Hirschsprung disease

Symptoms

What are the main symptoms of Hirschsprung Disease?

Before surgery, people with Hirschsprung disease may be unable to pass stool (fecal matter), including the meconium (the baby's first stool, which is a dark green color). They can also have liquid stool (diarrhea) and green vomit. Later, the baby may grow slowly, gain less weight than other children the same age, and have a swollen belly.

After Hirschsprung disease is treated, there may be constipation, inability to pass stool, or inability to control stool so it is released unexpectedly, called incontinence.

If your infant or child has any of these symptoms please speak with your physician about making a diagnosis of Hirschsprung disease.

References
  • "Hirschsprung’s Disease" National Organization for Rare Disorders. 2005. https://rarediseases.org/rare-diseases/hirschsprungs-disease/#standard-therapies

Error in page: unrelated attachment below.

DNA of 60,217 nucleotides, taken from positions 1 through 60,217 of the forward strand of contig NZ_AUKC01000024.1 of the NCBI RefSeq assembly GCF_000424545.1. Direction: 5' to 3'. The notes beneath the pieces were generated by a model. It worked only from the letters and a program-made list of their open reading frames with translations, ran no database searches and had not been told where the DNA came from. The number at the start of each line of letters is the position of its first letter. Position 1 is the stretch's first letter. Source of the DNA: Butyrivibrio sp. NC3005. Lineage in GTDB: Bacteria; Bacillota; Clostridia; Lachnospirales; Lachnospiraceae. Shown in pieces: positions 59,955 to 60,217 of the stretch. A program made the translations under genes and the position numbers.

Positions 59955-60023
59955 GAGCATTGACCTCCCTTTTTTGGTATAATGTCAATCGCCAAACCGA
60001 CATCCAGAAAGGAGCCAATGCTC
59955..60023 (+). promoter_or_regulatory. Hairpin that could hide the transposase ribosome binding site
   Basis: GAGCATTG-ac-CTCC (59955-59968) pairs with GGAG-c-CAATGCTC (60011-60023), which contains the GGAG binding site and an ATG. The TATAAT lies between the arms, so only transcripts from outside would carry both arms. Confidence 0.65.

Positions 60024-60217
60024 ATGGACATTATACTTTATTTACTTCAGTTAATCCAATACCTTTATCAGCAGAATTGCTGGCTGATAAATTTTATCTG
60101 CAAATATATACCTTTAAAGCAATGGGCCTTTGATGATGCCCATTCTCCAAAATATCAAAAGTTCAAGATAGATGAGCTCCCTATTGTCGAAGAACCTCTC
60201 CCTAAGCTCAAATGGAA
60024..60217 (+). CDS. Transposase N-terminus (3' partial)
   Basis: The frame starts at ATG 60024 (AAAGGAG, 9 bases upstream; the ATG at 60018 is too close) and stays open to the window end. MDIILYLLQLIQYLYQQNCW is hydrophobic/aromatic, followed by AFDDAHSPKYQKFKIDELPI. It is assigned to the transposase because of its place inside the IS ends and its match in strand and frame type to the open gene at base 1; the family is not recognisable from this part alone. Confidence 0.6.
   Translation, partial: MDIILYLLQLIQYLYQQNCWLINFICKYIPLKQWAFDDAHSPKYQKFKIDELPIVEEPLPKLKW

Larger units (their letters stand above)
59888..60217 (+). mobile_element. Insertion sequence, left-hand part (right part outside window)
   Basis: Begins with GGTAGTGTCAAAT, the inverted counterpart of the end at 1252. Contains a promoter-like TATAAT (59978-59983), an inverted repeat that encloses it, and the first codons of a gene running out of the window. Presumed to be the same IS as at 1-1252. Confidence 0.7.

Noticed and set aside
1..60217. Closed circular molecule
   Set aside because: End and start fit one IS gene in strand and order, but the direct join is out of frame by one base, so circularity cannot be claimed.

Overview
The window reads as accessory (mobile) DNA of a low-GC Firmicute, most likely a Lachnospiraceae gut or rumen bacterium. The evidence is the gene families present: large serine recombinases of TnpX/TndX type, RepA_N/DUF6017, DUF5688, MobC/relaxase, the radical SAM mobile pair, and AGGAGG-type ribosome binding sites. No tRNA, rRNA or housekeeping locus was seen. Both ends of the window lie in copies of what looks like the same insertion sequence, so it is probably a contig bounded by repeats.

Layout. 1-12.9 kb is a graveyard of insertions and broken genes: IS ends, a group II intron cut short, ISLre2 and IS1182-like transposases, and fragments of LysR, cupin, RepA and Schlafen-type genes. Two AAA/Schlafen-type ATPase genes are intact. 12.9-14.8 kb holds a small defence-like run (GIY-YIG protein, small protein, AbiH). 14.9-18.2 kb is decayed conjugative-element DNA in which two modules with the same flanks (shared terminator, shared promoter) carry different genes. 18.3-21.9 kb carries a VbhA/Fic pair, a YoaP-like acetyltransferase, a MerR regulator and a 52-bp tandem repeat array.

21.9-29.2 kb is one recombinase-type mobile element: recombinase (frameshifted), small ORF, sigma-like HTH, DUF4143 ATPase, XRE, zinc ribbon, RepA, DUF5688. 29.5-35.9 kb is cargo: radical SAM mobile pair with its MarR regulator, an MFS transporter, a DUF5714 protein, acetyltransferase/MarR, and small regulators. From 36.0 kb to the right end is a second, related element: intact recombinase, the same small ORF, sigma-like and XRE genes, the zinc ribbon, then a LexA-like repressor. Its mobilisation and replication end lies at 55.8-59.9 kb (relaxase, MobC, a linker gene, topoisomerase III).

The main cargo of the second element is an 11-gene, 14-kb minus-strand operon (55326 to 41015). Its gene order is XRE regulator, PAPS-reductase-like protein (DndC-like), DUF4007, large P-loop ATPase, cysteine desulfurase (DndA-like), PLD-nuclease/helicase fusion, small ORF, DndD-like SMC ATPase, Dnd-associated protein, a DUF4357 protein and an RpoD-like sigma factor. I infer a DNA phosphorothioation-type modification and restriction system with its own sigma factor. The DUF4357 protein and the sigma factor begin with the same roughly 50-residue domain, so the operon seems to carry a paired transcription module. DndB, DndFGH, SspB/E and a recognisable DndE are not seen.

• "Hirschsprung's disease" Medline Plus. 04 Dec. 2013. https://www.nlm.nih.gov/medlineplus/ency/article/001140.htm
Show More Content Like This

More Symptoms Content

Are there earlier onset, later onset, or variant forms of Hirschsprung Disease?

What health problems should I look for in Hirschsprung Disease?

Are there any other diseases that look a lot like Hirschsprung disease?

Is there one or two characteristic "odd" or "unusual" symptom or clinical feature of Hirschsprung Disease?

Is there variable expression or incomplete penetrance in Hirschsprung disease?

Are there earlier onset, later onset, or variant forms of Hirschsprung Disease?